The Shropshire town has been named as a 'Tree City of the World' by the United Nations (UN).
The Food and Agriculture Organization of the UN along with the Arbor Day Foundation have recognised the Shropshire town for its forestry practices.
Telford now joins the likes of New York, Buenos Aires and Canberra as an international network of towns and cities dedicated to fostering best urban forestry practices.
In total, 168 cities across the globe were recognised this year, including 21 in the UK, with Telford among 50 worldwide towns or cities to receive the accolade for the first time.
The Arbor Day Foundation is the world's largest non-profit membership organisation dedicated to planting trees. The Food and Agriculture Organization (FAO) is a specialised agency of the United Nations that leads international efforts to defeat hunger. Both organisations came together in 2019 to found Tree Cities of the World.
Dan Lambe, chief executive of the Arbor Day Foundation, said: “Trees are important to people, no matter what country they are from or what language they speak. We all want to live in a city that is healthy, resilient, and beautiful – trees serve as a common language to make that possible.
“Being recognised in the Tree Cities of the World programme means that your town or city is committing to go above and beyond to define trees as critical green infrastructure for your citizens.”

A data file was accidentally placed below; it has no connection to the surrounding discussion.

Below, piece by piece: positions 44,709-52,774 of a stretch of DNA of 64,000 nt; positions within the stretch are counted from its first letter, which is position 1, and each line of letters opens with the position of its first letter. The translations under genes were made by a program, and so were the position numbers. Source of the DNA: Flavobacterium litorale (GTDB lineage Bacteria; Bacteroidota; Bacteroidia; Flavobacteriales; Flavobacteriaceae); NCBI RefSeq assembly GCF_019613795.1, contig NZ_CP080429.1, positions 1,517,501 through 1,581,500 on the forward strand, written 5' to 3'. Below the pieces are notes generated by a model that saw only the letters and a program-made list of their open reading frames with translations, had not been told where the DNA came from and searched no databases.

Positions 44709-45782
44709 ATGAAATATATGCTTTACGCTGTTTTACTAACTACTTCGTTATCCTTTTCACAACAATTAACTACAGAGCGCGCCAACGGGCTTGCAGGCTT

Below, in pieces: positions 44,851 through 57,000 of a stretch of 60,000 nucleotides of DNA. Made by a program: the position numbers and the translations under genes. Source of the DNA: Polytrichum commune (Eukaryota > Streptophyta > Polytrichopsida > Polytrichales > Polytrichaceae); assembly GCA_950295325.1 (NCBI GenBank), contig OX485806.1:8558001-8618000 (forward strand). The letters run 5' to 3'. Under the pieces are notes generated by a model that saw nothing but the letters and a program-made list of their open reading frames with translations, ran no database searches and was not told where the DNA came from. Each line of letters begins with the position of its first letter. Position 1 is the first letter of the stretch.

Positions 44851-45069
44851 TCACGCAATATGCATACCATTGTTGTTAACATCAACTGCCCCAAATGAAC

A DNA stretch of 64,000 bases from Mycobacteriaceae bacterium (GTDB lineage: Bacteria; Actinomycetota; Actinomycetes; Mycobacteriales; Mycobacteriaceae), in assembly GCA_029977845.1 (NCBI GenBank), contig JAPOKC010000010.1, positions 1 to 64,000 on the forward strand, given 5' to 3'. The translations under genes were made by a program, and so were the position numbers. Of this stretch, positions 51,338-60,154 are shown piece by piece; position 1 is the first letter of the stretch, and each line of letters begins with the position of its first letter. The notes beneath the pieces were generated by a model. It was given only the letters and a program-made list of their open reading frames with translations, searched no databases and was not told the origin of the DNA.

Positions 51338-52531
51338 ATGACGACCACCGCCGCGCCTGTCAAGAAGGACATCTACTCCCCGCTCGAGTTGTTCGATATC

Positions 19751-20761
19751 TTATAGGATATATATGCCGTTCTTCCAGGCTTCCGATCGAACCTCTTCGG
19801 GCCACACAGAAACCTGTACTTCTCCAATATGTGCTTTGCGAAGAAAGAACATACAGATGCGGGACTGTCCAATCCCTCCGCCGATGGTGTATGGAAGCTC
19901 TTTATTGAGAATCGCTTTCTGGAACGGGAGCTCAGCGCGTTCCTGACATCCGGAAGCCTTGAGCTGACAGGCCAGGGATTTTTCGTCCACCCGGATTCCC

Telford has earned recognition as a Tree City in the programme’s third year.
To earn the status, Telford demonstrated its commitment by meeting programme standards, including establishing the responsibility for the care of trees, setting rules to govern the management of forests and trees, maintaining an updated inventory or assessment of local tree resources, allocating resources for a tree management plan, and holding an annual celebration of trees to educate residents.
Councillor Carolyn Healy, Telford & Wrekin Council's cabinet member for climate action, green spaces, heritage and leisure, said: “This is wonderful recognition of the work put in by many of our teams including our dedicated tree officers, ecologists and locality officers.
"Our thanks also go to the ‘Friends of’ groups who are pivotal in new tree plantings and their aftercare in our Local Nature Reserves, and to the many local organisations and individuals who have used their own land to plant trees.
“We’re so lucky in Telford and Wrekin to have the benefits of both urban and rural life right on our doorstep, and our new status as one of the world’s ‘tree cities’ sums that up nicely.
“As a council, we have prioritised protecting our natural environment and, through habitat restoration projects, wildlife support, green space investment and skilful tree management, we are doing more than ever to support biodiversity, capture carbon and make our local environment even more attractive and enjoyable.
“I’m delighted Telford has achieved Tree City of the World status, but this isn’t the end – there’s always more to be done. So we will continue to care, protect and invest in our green infrastructure for everyone’s benefit.”